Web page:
As a result, a JPMorgan Chase report released last week estimated that the dispute with China was likely to cause Japan’s GDP to shrink by 0.8 percent in the fourth quarter—down from zero growth in the previous forecast. It predicted that Japan would not recover until at least the second quarter of 2013.
China accounts for 19.7 percent of Japanese exports, compared to 15.3 percent for the US. JPMorgan Chase projected that Japanese car exports to China would crash by 70 percent in the final quarter of 2012, with auto parts and other goods, like electronics, down by 40 percent. Chinese tourist numbers to Japan could fall by 70 percent, while Japanese tourists to China could decrease 30 percent. The report’s author, Masaaki Kanno, likened the economic impact to the 2011 earthquake and tsunami. “It’s like last year’s disaster all over again,” he said.
The concerns of the Japanese corporate elite were spelled out by Junko Nishioka, chief economist at RBS Securities Japan Ltd. and a former Japanese central bank official. He told Businessweek: “This is the last thing Japan needs right now, given the overseas slowdown and the sluggish economy. The dispute [with China] has become much more serious than we initially expected.”
While Noda is calling for talks over the Senkakus, some factions of the ruling Democratic Party of Japan (DPJ) are insisting on a hard-line response. Economics Minister Seiji Maehara, who as foreign minister took a tough stance against China in the last diplomatic row over the Senkakus in 2010, told the Financial Times last Thursday: “I cannot sympathise with comments that put the priority on economic issues because our sovereignty is the basis of the nation on which economic activities are dependent.”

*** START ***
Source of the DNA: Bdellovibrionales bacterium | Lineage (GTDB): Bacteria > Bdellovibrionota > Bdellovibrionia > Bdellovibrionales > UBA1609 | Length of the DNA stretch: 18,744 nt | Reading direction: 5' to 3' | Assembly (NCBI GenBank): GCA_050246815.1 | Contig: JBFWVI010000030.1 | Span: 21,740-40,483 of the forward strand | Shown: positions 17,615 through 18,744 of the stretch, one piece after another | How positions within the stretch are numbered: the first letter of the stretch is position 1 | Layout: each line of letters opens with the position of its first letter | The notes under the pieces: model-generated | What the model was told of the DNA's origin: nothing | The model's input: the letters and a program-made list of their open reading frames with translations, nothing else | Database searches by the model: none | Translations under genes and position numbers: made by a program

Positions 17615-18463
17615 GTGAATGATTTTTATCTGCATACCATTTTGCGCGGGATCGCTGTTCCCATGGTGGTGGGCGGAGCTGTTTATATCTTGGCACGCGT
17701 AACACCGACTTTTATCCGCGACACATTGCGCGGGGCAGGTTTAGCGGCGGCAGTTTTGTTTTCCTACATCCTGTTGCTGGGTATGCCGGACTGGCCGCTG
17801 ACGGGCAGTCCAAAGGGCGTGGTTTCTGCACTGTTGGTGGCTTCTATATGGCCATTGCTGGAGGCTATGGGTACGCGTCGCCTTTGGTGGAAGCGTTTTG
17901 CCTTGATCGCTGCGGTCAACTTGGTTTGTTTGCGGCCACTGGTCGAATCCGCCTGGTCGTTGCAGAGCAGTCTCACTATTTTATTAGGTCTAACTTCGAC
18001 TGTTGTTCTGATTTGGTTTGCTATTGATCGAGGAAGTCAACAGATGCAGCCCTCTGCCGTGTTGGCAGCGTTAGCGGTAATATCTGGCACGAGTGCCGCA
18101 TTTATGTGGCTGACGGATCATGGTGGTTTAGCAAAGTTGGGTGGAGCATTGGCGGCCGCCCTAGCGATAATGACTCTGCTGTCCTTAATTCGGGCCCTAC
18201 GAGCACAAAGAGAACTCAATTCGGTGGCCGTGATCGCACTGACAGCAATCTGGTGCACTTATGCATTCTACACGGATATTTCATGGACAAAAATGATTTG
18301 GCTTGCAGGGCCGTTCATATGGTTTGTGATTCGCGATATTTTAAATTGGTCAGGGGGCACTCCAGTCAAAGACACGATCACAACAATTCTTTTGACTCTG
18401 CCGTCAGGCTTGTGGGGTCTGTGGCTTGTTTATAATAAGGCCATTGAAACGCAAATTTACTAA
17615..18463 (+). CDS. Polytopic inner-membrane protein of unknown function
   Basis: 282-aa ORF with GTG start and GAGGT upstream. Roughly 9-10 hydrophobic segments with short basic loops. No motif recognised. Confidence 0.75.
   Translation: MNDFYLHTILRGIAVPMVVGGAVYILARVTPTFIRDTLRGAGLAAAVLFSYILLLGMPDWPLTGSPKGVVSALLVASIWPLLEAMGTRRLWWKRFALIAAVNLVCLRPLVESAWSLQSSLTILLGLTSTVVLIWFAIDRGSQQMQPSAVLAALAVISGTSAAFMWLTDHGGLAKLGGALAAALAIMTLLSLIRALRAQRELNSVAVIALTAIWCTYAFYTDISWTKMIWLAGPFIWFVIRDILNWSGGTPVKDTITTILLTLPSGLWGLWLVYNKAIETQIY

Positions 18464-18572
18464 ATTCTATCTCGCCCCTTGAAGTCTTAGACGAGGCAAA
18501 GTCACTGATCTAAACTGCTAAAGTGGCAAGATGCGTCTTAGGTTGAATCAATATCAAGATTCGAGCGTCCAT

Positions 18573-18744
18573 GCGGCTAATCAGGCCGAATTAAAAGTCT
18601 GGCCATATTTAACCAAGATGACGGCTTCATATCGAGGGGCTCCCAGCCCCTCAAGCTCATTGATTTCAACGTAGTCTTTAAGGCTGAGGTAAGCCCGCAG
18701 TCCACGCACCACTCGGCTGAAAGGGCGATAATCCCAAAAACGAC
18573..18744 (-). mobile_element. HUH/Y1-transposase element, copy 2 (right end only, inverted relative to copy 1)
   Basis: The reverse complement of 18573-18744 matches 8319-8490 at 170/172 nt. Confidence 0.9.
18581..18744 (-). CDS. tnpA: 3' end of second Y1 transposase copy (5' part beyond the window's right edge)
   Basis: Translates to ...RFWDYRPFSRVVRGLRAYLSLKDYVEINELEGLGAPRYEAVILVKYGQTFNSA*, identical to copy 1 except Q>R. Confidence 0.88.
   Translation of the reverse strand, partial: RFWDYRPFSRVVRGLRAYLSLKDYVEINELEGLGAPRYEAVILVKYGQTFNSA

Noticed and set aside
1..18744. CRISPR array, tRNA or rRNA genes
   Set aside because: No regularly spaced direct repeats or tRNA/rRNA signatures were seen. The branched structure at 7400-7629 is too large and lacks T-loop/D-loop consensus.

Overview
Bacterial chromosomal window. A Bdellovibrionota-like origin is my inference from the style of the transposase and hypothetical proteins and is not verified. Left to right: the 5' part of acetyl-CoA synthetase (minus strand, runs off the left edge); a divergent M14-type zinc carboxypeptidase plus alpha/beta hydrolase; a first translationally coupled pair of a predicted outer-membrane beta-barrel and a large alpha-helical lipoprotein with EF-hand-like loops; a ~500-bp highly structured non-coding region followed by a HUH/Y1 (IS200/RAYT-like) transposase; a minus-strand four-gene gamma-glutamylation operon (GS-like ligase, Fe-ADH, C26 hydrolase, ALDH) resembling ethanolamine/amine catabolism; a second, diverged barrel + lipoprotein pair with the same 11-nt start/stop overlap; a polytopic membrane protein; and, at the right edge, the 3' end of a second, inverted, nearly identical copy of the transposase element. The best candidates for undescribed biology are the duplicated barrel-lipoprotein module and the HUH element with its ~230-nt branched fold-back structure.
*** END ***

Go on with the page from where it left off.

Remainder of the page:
Maehara suggested that the Chinese economy would be hit hard as well. “Our economic interdependence is very strong [and] if Japanese products made in China do not sell in China, it will have a huge impact on employment there.”
Maehara and other hawkish figures are encouraged by the Obama administration, which regards a more assertive Japan as a boost to its efforts throughout Asia to undermine China’s influence. While officially claiming to be neutral in the island dispute, Obama officials have repeatedly said the US would be obliged to militarily back its ally, Japan, in any conflict over the Senkakus.
In late 2010, the US encouraged Japan to modify its “defence guidelines” to reorient its military posture from the traditional Cold War focus against Russia in the north, to the “southwest island chains,” including the Senkakus, and to designate China as the main threat.
The Obama administration bears chief responsibility for the potentially explosive economic and social consequences produced by the territorial dispute between Japan and China in the East China Sea. Its reckless policy, which is aimed at overcoming the US economic decline by using its military might to reassert American global dominance, is accelerating the slide into global depression and war.